I’ve been doing this on all of my converted Free Flight builds, and I can assure you that it has no negative effects on the flight characteristics. In this case, the TE of the horizontal stabilizer is V shaped, which would require two servos to drive the elevators because they are not aligned. My reason for always having done it this way is far less technical—I’m just lazy that way.

The fuselage structure is a nice mixture of old-school stick construction and modern laser-cut, tab-in-slot construction. There’s a lot going on in the forward section of the fuselage, so I strongly suggest that you dry-assemble it first. The manual suggests a certain order of assembly and if you follow it, there should be no problems.

The balsa and plywood cowling would be an alignment nightmare to assemble were it not for a simple, but brilliant, cruciform jig that the 10 individual pieces simply slide over and are glued as they are stacked.

After the glue has set, the jig is removed and the eight 1/4-inch balsa layers are sanded to follow the fore and aft plywood layers. The cowling is secured to the fuselage using the supplied rare-earth magnets. The motor mount is composed of an inner and outer plywood box. The motor is mounted to the inner box, which slides inside the outer box to allow fore and aft adjustment before gluing in place after the proper spinner clearance has been established.

When it was time to attach the tail feathers, it seemed to be open to the builder’s preference. Again, this is where having previous building experience will allow you to breeze through the job after some studying and planning.




The BMJR Satin Doll is a great mix of old-school stick-built and modern laser-cut construction.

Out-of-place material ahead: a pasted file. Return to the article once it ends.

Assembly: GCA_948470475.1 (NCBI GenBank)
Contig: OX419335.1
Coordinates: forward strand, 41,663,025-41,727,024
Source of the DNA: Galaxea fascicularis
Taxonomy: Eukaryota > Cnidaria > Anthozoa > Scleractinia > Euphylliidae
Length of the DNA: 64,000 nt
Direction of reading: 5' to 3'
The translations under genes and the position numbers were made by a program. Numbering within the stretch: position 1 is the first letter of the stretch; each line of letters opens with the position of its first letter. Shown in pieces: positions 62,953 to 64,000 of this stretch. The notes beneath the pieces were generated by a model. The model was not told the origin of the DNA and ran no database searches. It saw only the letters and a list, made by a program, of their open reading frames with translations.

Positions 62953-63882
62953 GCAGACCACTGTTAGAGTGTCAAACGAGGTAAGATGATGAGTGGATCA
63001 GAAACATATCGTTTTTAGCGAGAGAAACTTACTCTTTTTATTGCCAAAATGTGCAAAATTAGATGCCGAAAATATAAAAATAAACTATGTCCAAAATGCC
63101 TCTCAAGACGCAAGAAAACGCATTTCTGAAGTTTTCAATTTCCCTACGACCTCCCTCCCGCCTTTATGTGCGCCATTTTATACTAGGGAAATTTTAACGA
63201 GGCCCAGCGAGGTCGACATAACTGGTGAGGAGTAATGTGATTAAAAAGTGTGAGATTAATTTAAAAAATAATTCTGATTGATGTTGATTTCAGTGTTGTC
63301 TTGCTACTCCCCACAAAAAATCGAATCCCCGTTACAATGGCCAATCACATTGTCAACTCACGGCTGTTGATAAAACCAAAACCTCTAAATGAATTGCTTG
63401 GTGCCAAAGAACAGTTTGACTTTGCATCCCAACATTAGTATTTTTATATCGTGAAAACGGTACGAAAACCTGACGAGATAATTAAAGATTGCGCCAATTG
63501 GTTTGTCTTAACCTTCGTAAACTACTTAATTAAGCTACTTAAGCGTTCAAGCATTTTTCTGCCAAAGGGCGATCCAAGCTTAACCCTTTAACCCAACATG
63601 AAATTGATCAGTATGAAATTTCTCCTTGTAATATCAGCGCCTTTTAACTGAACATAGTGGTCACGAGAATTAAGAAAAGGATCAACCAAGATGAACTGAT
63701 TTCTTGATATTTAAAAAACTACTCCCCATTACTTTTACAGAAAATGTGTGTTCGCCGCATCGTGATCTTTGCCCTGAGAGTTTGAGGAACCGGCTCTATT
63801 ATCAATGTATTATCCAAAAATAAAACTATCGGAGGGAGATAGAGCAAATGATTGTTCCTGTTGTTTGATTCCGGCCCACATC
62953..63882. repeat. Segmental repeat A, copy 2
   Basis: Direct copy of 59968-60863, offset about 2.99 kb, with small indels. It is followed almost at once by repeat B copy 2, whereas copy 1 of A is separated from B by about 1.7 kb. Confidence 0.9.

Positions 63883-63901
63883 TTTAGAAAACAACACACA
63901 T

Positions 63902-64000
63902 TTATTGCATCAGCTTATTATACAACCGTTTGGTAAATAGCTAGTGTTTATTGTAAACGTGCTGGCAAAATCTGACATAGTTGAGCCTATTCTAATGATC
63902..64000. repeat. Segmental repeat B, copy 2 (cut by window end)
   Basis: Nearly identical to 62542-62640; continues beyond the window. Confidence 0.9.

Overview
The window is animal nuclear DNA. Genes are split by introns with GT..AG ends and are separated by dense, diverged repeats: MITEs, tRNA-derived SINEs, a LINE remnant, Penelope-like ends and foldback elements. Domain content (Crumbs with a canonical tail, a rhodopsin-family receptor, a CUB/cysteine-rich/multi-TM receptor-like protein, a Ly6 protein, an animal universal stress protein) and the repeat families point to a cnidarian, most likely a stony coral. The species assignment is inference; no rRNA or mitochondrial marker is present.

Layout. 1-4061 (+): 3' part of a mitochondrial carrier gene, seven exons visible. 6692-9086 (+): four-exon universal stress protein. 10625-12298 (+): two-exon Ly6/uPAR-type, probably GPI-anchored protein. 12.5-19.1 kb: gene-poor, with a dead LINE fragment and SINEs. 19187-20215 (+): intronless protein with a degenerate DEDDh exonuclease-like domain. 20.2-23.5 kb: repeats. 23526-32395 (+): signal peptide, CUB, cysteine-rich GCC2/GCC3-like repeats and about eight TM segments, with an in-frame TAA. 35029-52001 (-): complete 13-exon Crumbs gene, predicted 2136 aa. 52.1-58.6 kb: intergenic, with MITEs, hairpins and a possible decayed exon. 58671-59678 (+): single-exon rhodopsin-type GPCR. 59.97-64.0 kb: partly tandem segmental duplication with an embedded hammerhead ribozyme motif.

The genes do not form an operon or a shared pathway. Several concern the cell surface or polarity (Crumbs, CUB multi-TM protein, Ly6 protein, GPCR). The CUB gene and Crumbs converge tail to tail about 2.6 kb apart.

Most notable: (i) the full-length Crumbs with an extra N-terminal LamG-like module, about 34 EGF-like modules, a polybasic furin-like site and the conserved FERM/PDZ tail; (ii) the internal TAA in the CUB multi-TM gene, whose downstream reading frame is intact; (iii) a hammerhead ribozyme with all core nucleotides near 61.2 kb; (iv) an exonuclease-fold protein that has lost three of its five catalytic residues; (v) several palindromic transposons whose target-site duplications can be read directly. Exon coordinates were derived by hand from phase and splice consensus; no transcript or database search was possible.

After all of the individual components have been built, it’s time to sand everything to final shape and surface smoothness. Anything you leave rough at this point will be magnified through the covering, so take the time to do it right. I chose Coverlite covering and applied it using Deluxe Products Cover Grip and a modeling covering iron and heat gun.

Cover Grip is a water-soluble, heat-activated adhesive that is brushed onto the wood wherever the covering needs to be adhered. I left the covering in its wrinkled state until the final assembly before the maiden flight. There is a statement in the instruction manual concerning the negative effects of a warped wing. Believe it!


Flying

My BMJR Satin Doll’s maiden flight was as benign as a flight can be. I went with a takeoff from our club’s grass strip.

The Satin Doll didn’t take off as much as it just seemed to levitate. I immediately knew that the E-flite Park 370 had too much power—at least for the way I think this airplane should fly. The model settled down after I powered back to nearly 1/4 throttle. A few trim adjustments were needed to keep everything pointed in the right direction, but it was obvious that I had built something special.

For the next flying session, I replaced the 3S LiPo battery with a 2S 1,300 mAh LiPo battery. This removed nearly an ounce of weight aft of the balance point and still provided more than enough power. The video of the Satin Doll in flight is with this 2S setup.

I do not know if this airplane is capable of loops, rolls, or other maneuvers, and it’s likely I’ll never find out. To me, the BMJR Satin Doll seems made to putter about on calm mornings or evenings. I don’t think I will ever grow tired of seeing that beautiful shape fly by.

—Dan Gaston
dagaston1431@gmail.com